When it comes to posting content, you don't want every post to be a spur of the moment, sporadic post. Creating a content calendar will help you stay organized and give your audience some sort of consistency.
You can use a content management system (CMS) like Hubspot, Sprout, Later, or any other that have a calendar built in and allow you to schedule content in-app. Or you can keep it nice and simple and opt for a simple Google or Excel Sheet.
Alternatively, you can use a project management software like Trello, Notion, Asana. Unlike the CMS options, these softwares don’t let you actually schedule the posts but they do let you attach images, files, links, and more to stay organized. The example below shows a mock Trello board for a beauty brand. You can add due dates, checklists to track your progress, assign the task to a team member and tag cards based on the platform, content series, or post type.
Most of these tools have free and paid versions so you can play around with them and see which one suits your needs best. Scheduling content lets you free up on a day-to-day basis to complete other tasks, but it’s still important to keep an eye on your calendar to engage with your audience after they see the posts.
No matter which route you choose, the point of a content calendar is to stay organized and track where you’re at which every piece of content you plan.
When you’re a one-person or small team, you may feel like you have to be doing everything all at once. This is why scheduling your content ahead of time is a great way to take some of the pressure off your day-to-day tasks. Most CMS have the ability to schedule content, including social media posts, blogs on your website, newsletters, or whatever you want to share.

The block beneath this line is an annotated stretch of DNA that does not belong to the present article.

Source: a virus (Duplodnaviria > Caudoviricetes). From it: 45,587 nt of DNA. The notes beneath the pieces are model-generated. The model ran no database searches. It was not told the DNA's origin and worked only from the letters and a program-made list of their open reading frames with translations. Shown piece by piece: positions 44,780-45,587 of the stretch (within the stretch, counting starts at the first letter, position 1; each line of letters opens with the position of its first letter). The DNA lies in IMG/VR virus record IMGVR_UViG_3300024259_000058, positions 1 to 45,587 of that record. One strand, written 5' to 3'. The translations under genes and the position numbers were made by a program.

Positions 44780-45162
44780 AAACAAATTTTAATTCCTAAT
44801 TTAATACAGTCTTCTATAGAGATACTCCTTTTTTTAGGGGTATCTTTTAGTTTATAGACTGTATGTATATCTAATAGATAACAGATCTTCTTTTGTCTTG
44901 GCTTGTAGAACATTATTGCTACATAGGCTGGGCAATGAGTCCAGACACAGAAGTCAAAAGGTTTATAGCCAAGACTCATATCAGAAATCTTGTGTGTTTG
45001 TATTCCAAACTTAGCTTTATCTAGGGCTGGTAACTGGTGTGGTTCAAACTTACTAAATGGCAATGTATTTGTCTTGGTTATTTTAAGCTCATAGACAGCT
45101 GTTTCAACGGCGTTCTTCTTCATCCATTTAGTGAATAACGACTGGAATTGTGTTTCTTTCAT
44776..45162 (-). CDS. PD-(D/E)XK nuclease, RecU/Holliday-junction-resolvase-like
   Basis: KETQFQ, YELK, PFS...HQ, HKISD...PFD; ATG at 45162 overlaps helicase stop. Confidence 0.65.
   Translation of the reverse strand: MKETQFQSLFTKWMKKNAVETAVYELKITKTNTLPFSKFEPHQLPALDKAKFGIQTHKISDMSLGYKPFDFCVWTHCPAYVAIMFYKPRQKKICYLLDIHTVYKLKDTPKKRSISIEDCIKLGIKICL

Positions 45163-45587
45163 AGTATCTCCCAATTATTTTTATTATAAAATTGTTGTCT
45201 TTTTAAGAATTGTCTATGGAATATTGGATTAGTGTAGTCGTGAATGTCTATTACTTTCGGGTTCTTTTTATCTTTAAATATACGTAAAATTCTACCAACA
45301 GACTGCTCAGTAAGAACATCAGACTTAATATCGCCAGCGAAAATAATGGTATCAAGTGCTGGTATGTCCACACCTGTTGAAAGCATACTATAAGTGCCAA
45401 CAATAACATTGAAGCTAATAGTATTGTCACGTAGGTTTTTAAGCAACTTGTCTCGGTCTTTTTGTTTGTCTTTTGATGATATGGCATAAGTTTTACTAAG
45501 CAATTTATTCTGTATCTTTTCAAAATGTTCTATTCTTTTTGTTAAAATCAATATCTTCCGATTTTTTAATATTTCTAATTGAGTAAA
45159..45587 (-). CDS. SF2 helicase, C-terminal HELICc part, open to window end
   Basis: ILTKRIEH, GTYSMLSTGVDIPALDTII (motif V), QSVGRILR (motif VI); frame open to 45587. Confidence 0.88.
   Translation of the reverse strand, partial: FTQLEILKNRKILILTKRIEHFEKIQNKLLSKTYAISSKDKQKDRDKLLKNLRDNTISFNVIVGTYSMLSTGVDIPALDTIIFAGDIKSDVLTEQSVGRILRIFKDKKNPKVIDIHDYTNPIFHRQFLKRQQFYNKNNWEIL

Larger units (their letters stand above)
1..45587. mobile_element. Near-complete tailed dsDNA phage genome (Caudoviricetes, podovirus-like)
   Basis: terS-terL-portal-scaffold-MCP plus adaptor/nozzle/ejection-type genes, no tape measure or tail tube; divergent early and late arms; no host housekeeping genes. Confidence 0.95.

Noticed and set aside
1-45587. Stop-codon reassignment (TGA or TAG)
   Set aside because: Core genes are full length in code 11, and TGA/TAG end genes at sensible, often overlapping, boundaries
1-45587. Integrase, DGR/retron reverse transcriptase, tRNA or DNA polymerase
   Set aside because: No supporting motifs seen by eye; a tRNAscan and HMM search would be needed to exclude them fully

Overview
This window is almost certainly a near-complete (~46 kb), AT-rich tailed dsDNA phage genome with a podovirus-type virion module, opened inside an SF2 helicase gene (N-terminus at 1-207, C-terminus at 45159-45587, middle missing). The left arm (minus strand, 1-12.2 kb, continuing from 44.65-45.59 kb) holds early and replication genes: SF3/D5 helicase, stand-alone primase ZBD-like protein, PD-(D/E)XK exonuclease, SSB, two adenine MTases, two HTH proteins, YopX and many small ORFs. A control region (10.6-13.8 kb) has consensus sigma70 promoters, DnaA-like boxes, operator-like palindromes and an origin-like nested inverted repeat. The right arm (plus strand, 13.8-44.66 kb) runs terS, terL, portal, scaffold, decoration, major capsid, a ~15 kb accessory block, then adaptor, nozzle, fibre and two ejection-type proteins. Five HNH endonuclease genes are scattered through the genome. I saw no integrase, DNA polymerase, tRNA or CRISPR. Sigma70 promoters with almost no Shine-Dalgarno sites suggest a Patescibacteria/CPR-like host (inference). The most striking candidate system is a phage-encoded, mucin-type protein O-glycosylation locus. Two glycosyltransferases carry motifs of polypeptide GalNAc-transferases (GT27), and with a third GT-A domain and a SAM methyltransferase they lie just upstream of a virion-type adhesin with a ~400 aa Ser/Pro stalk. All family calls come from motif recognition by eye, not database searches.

If you do schedule you’re content, don’t fall into a set it and forget it mentality. With social media, you’ll still need to be active to answer customers’ comments and with a blog you’ll want to share the post once it’s live.
Most scheduling tools will also provide suggestions on the best time of day to post based on when your audience is most likely to be online and engage with the content. You can base your schedule around the industry standards at first and then adjust it once you begin to collect data and insights. With each platform having its own unique algorith, sometimes the best method is simple experimentation, A/B testing, or trial and error.
You can control everything you schedule and post but sometimes other people will post things that you should interact with. This is why you’ll need to build in time to engage with your audience and their posts online. For example, if a customer shares a photo or video using your product on their own personal page, it’s a good idea to re-share it to your story, page, or comment on it at the very least to show your appreciation. Sharing user-generated content is also a great way to get in front of new audiences, bring new customers into your marketing funnel, and build trust.